Now, Ohio’s for-profit charter schools will be outsourced to a Virginia corporation that also focuses on the bottom line: profit.

Are these for-profit schools really public schools or are they profit centers that hoodwink parents to enroll their children?

This is what Ohio’s charter law says (thanks to reader Bethree):

“Opening paras of Ohio charter school law: “3314.01 (A) (1) A board of education may permit all or part of any of the schools under its control, upon request of a proposing person or group and provided the person or group meets the requirements of this chapter, to become a community school… (B) A community school created under this chapter is a public school, independent of any school district, and is part of the state’s program of education…”

Is a school owned by a for-profit corporation in Virginia still a “community” school? Is it a “public” school?

How much more of this flimflam will the voters and taxpayers of Ohio tolerate? Do they care about the education of their children?

via Diane Ravitch’s blog http://ift.tt/1NMoKVE

Minnesota Virtual Academy to Begin 14th School Year Serving Students Statewide

Minnesota Virtual Academy to Begin 14th School Year Serving Students Statewide – Tuition-free online public school recognized for improved outcomes; continues accepting enrollments –

Minnesota Virtual Academy, a program of Houston Public Schools

HOUSTON, Minn., Sept. 2, 2015 /PRNewswire-USNewswire/ – Minnesota Virtual Academy (MNVA), an accredited, tuition-free, online public school, welcomes new and returning students for the 2015-2016 academic year, which begins September 8. Now entering its 14th year of serving students across the state of Minnesota, MNVA takes an individualized approach to learning by combining online instruction and hands-on curriculum with the support of Minnesota-licensed teachers and an active school community.

MNVA will host a back-to-school open house for students and their parents on Friday, September 11, 2015, in Plymouth, Minn. Families who are interested in the program, but are not yet enrolled, are also invited to attend to learn more from MNVA teachers, students and parents. Details can be found at http://mnva.k12.com/.

“Minnesota Virtual Academy is a leader of educational innovation in the state,” said Krin Abraham, Head of School at MNVA. “As one of the first statewide online programs in Minnesota, MNVA has consistently provided students with the individualized approach they need in order to learn and grow to their full potential.”

In a recent K12 report, MNVA was recognized for improving its overall academic results and raising student proficiency rates in Reading and Math.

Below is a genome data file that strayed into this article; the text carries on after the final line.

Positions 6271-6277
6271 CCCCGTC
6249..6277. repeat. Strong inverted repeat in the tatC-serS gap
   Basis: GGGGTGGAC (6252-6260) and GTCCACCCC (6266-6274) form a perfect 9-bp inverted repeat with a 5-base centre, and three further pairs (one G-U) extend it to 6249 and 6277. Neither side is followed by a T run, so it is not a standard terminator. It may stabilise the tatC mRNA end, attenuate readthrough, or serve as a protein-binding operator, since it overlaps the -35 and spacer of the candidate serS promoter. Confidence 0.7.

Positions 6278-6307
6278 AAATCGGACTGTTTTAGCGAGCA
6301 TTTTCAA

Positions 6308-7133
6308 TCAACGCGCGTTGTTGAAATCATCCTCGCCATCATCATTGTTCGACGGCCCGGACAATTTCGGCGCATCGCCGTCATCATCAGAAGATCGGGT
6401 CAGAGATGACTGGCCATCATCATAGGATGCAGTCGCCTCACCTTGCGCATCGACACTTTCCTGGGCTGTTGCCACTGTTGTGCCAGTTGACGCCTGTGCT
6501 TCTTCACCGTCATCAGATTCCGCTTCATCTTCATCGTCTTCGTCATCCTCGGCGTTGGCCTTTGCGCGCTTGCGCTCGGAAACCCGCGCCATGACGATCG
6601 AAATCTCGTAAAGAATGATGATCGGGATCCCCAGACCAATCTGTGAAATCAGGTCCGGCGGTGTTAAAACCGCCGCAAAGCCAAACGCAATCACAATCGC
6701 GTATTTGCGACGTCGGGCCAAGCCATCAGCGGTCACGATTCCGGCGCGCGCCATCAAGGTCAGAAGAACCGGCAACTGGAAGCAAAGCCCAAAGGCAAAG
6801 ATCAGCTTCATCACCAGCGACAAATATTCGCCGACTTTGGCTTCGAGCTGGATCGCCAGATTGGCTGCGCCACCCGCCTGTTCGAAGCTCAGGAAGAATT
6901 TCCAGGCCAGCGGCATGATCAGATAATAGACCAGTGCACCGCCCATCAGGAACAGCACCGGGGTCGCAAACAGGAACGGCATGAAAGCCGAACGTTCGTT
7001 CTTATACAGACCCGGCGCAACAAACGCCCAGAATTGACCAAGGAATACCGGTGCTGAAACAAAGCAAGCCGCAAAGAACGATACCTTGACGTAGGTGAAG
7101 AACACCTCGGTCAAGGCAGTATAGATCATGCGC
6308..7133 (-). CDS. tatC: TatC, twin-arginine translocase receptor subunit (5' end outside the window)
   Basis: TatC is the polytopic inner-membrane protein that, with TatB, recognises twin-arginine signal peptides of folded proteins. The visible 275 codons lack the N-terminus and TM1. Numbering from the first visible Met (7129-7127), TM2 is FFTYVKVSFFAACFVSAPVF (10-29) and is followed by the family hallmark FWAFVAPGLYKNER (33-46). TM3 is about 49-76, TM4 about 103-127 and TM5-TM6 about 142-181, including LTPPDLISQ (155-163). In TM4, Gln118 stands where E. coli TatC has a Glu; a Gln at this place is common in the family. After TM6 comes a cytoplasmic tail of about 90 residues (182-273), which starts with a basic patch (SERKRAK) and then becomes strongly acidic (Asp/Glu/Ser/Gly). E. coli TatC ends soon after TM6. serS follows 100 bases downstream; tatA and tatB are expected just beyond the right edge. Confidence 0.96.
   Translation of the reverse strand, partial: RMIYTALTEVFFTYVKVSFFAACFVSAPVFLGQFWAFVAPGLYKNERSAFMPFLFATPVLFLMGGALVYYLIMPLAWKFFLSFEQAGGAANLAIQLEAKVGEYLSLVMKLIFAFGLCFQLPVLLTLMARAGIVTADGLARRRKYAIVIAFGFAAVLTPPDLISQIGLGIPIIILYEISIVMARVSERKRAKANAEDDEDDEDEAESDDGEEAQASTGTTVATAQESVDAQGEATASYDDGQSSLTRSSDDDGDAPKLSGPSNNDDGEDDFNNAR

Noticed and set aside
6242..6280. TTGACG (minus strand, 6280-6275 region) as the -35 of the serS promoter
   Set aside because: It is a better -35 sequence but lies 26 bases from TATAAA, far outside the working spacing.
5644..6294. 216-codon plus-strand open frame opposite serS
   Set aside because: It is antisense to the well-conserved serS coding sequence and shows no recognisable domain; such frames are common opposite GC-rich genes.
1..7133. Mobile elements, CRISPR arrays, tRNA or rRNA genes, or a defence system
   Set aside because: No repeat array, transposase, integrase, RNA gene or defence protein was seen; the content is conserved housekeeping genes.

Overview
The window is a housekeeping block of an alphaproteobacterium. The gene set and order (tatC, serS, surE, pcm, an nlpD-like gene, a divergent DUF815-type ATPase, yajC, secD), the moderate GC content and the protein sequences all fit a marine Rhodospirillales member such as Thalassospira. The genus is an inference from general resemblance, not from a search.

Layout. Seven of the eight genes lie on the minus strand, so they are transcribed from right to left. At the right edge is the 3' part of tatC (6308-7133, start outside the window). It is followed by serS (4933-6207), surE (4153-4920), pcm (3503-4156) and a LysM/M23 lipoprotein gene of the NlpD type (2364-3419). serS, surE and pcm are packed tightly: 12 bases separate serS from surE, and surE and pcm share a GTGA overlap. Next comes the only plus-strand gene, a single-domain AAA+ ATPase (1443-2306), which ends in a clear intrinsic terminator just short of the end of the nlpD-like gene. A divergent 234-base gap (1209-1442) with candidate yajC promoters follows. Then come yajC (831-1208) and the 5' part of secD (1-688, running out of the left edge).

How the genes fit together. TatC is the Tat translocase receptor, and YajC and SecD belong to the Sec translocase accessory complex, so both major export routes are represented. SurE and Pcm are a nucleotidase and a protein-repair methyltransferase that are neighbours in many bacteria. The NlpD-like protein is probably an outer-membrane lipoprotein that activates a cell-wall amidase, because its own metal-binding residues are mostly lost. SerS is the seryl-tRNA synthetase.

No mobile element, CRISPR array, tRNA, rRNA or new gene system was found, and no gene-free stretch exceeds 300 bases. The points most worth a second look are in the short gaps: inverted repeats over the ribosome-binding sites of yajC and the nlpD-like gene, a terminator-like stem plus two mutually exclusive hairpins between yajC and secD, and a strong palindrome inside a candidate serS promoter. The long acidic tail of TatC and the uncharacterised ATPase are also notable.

MNVA provides a rigorous and engaging curriculum, including courses in language arts/English, math, science, history, world languages, art and music, as well as elective and Advanced Placement® courses for high school students. The school also offers an advanced learner program and opportunities in STEM education, as well as the ability for students to earn college credit while in high school. Students graduate with a high school diploma that meets all state requirements.

More information on MNVA, upcoming events and how to enroll can be found online at http://mnva.k12.com/.

About Minnesota Virtual Academy

Minnesota Virtual Academy (MNVA) is an accredited, full- and part-time online public school program of Houston Public Schools that serves students in grades K through 12. As part of the Minnesota public school system, MNVA is tuition-free, giving parents and families the choice to access the award-winning curriculum and tools provided by K12 Inc. (NYSE: LRN), the nation's largest provider of proprietary curriculum and online education programs. Students use web-based lessons and hands-on instructional materials which are shipped to their homes. For more information about MNVA, visit http://mnva.k12.com.

Logo – http://photos.prnewswire.com/prnh/20150311/181153LOGO

SOURCE Minnesota Virtual Academy

Top Wall Street Stories: K12, Inc. (NYSE:LRN), Office Depot, Inc. (NASDAQ:ODP), Jacobs Engineering Group Inc. (NYSE:JEC), Comcast Corporation (NASDAQ:CMCSA)

Posted on June 30, 2015 by William .

.

K12, Inc. (NYSE:LRN) belongs to Services sector. Its net profit margin is 3.00% and weekly performance is -10.63%. On last trading day company shares ended up $13.20. K12, Inc. (NYSE:LRN) distance from 50-day simple moving average (SMA50) is -9.62%. On 23 June, K12, Inc. (NYSE:LRN) released a new report highlighting how a community of educators, students, and families working together to build strong relationships can drive strong academic performance at Wisconsin Virtual Academy (WIVA). WIVA is a statewide online public charter school authorized by McFarland School District, serving students in kindergarten through high school.

.

.

Ohio Virtual Academy Welcomes K-12 Students to Enroll for 2015-2016 School Year

– Tuition-free online public school offers families an alternative education option –